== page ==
UK Government has ‘express objective’ to undermine Holyrood, says Nicola Sturgeon

It is an "express objective" of the UK Government to undermine the Scottish Parliament, Nicola Sturgeon has said.

The First Minister made the comments after she was asked about moves by UK ministers to replace European Union funding in the wake of Brexit.

She also raised “significant and profound” concerns over the Internal Market Act.

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This was brought in by Westminster to regulate trade between the four nations of the UK following Brexit.

Picture: Jayne Wright
Picture: Jayne Wright
Picture: Jayne Wright
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Appearing before Holyrood's conveners' group, Ms Sturgeon branded it a "power grab", insisting it could "automatically disapply" legislation passed by Holyrood.

She said: "I think it's something every member of the parliament should be absolutely up in arms about."

SNP MSP Kenneth Gibson asked Ms Sturgeon about UK ministers involving themselves “in devolved areas”, adding: “How concerned are you about the rolling back of devolution?”

The First Minister replied: "Very, I think that's the express objective of the current UK Government, is to undermine, roll back, get in the way of this parliament doing its job."

At a separate event in Holyrood, Dr Chris McCorkindale, a legal academic at the University of Strathclyde, called on MSPs to be "bold and robust" in holding ministers north and south of the border to account on the post-Brexit internal market.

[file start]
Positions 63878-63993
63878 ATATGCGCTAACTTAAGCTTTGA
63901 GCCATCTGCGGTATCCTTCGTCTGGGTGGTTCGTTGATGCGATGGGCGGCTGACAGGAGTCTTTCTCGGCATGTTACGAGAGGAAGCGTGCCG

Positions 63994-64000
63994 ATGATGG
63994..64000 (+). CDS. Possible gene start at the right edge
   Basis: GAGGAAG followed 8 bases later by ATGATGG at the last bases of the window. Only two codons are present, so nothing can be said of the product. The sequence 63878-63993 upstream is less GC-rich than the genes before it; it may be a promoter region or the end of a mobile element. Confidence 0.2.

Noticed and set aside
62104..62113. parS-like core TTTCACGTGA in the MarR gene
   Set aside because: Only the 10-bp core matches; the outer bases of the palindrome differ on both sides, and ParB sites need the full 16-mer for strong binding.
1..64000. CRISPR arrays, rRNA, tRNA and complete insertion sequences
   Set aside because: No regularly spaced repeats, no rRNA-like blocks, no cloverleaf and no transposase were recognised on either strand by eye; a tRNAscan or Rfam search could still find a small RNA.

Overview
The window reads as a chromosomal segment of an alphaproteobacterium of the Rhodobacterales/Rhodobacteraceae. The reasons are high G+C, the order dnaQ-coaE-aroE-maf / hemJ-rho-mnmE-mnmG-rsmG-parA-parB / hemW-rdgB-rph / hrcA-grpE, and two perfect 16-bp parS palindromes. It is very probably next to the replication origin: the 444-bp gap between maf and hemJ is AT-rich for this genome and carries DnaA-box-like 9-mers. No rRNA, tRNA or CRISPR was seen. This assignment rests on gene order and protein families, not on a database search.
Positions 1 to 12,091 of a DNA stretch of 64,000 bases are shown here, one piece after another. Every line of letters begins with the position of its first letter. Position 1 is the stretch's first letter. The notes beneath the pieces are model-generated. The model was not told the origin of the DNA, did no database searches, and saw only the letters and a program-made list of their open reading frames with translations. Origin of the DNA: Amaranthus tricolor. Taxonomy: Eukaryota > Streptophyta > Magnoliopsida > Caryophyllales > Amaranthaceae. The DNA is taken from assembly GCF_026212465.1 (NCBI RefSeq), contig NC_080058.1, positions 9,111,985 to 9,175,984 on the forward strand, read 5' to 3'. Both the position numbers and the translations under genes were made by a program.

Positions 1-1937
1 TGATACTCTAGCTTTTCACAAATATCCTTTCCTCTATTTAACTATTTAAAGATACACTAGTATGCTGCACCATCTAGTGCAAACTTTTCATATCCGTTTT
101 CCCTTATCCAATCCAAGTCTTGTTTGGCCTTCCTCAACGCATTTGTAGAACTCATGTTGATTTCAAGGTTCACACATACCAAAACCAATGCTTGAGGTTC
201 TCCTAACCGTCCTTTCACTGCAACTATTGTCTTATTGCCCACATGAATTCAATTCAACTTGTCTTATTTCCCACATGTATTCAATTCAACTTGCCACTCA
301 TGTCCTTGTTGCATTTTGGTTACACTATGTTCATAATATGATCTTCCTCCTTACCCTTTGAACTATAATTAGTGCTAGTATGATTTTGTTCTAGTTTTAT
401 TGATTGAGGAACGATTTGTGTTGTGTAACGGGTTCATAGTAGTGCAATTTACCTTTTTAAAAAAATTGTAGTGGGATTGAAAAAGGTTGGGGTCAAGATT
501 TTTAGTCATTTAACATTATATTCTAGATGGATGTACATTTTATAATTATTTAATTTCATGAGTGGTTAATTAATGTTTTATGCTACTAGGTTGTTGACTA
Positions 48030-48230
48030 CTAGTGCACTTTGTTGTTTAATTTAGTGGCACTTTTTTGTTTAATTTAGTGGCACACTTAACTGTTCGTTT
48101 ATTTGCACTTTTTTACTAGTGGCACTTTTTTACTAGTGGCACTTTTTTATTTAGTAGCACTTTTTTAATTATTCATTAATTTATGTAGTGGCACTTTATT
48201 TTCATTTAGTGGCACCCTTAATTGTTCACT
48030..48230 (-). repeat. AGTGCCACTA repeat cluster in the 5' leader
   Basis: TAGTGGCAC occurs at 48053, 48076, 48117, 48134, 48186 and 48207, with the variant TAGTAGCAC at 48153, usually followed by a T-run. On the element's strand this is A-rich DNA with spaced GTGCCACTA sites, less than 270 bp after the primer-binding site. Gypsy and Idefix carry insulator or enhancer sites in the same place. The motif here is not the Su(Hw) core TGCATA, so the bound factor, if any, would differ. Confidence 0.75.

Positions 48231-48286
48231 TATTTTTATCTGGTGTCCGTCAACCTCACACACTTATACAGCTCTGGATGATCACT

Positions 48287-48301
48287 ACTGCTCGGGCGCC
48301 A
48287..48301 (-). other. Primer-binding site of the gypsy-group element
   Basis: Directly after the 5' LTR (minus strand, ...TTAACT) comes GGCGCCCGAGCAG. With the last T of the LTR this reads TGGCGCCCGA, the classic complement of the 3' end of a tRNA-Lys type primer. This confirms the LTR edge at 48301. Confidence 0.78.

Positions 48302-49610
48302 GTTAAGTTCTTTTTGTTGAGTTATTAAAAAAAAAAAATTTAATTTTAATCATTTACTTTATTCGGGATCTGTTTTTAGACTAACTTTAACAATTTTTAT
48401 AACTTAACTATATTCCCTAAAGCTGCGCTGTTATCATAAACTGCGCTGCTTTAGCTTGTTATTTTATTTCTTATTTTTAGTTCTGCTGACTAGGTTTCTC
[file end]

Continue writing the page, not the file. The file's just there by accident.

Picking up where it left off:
He said: "There is a long-standing culture of secrecy in the UK constitution and that's not meant in a conspiratorial way.

"Just in the way in which business is done at a governmental and official level before information is shared and scrutinised through whatever parliamentary processes apply.

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"And that seems to be the case when it comes to the negotiation on common frameworks or intergovernmental relations dealing with Brexit more generally.”

He added: "Parliament has to ensure that it anxiously scrutinises the claims made at the intergovernmental level, the level of information that comes out, the distinctions that are made that might avoid parliamentary scrutiny, such as that between technical and policy-related information.

"And it has to be bold in its reporting function when it feels that it's not being served adequately by mechanisms for intergovernmental relations, it's not being served adequately by the Scottish Government reporting back, then it has to be bold and robust in its reporting mechanism to make that clear and to push, almost embarrass governments at both levels into action."



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